What New Conservatives Believe, Part 2

Are conservatives curmudgeons who want to take away Social Security and Medicare from your grandparents? Do they even care about people? What do they believe anyway? I can’t speak for Old School Conservatism, but new conservatives enjoy a better outlook.

Now is the time to explain the beliefs of New Conservatism with more clarity because people are more receptive to them than they have been for a long time.


The Left’s utopia is disintegrating. Obamacare doesn’t work; taxes are oppressive; entitlements need to be reformed before it’s too late; the giant welfare state is unwieldy and unaffordable; hence, the national debt is unprecedentedly high; government regulations on businesses is very restrictive, so labor participation is at an historic low; and terrorism is on the rise.

In my previous post, I highlighted a key theme. I repeat it here.

Can you spot it?

1. With the right kind of justice, people can grow and develop.

What’s the “right kind” of justice? Let’s use poverty as an example. It’s not fair. So how do we bring justice to the poor?

We’ve pumped billions of dollars into poor communities since LBJ’s 1964 War on Poverty programs. Have you noticed that we still have poor people?

We need another way—or more accurately, we need the old way that works every time.

See the next two points.

2. We believe in the dignity of people working hard.

We care about the 99%.

People want jobs. When people depend on government too much, they lose their virtue to take the initiative. When Clinton, following conservative principles and Republican Speaker Newt Gingrich, signed the Personal Responsibility and Work Opportunity Reconciliation Act in 1996 (welfare reform), millions got off welfare. We even provided training schools for them.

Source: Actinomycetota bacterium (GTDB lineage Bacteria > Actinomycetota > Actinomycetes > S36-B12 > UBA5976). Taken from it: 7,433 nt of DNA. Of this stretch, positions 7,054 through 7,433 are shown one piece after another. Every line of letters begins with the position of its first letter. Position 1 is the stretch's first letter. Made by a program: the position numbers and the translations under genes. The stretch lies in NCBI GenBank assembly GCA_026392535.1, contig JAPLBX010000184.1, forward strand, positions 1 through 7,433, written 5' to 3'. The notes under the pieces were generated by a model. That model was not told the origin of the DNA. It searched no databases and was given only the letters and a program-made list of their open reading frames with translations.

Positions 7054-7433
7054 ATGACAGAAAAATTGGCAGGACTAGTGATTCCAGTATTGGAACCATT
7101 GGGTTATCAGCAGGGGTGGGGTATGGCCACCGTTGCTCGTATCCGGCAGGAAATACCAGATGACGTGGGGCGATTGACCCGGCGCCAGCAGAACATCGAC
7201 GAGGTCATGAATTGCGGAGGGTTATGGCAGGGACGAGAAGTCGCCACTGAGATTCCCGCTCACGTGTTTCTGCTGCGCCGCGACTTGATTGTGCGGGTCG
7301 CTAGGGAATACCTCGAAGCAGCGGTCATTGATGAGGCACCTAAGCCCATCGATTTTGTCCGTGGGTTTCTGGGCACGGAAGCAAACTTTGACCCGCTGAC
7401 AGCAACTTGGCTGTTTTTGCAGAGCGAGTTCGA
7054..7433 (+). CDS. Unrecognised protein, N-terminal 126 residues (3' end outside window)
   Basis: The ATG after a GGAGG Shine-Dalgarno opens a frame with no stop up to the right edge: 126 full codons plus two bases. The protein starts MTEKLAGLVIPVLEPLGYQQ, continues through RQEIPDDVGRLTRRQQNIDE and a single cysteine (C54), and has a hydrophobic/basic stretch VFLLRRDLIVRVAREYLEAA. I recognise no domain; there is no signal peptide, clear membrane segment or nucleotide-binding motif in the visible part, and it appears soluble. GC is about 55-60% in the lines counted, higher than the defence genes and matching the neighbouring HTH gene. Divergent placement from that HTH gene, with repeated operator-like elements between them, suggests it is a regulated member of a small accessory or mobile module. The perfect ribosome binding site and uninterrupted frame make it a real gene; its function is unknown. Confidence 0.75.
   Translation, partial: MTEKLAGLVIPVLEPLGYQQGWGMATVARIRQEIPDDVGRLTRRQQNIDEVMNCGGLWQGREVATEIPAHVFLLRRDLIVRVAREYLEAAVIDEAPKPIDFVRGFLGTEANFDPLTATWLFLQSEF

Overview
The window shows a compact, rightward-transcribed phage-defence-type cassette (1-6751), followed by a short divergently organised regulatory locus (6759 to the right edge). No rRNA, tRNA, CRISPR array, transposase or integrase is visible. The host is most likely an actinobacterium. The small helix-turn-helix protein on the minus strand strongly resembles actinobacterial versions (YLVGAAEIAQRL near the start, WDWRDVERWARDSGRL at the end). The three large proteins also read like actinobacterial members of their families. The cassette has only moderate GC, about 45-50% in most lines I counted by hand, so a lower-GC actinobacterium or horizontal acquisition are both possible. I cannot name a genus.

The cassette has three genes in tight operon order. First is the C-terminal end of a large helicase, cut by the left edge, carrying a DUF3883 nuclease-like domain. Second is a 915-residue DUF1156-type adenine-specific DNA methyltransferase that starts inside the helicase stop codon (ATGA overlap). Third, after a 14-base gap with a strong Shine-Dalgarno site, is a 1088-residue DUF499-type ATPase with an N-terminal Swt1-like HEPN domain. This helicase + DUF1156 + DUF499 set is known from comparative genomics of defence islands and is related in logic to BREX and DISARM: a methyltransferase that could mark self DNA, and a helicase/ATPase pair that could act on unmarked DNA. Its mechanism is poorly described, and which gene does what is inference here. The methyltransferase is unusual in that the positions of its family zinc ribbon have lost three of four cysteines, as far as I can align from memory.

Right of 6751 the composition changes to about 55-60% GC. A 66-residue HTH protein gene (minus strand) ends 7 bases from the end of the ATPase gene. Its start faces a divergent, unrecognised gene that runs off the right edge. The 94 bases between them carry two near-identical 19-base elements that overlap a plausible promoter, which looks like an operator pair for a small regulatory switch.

Where are the jobs, though? The next point answers it.

3. The free enterprise system and free-market capitalism offer the most people the most prosperity.

Back in the 1980s, I visited West Berlin and East Berlin. The West glowed with prosperity and enjoyed open, colorful shops, while the East was drab and dreary and lifeless.

In a nighttime satellite photo of Korea, the North suffers in darkness, while the South is lighted up with prosperity.

In an American context, objectors to capitalism bring up the “robber barons” of an earlier time or big corporations stepping on the little guy. But no conservative advocates raw, unfettered capitalism.

Rules need to be fair and and liberating enough to promote growth, not suppress it.

Capitalism, wherever it has settled around the globe, even partially, prospers people.

America is the best example (so far).

4. With low taxes people can keep their own money.

We fought the War of Independence over taxes because at bottom the issue was about individual and local freedom fighting against intrusive government.

Think of a big pile of cash between you on the one side and government bureaucrats on the other. How does it help you when the pile gets snatched by the bureaucrats through high taxes?

Keeping your own money stimulates economic growth and entrepreneurship where you live.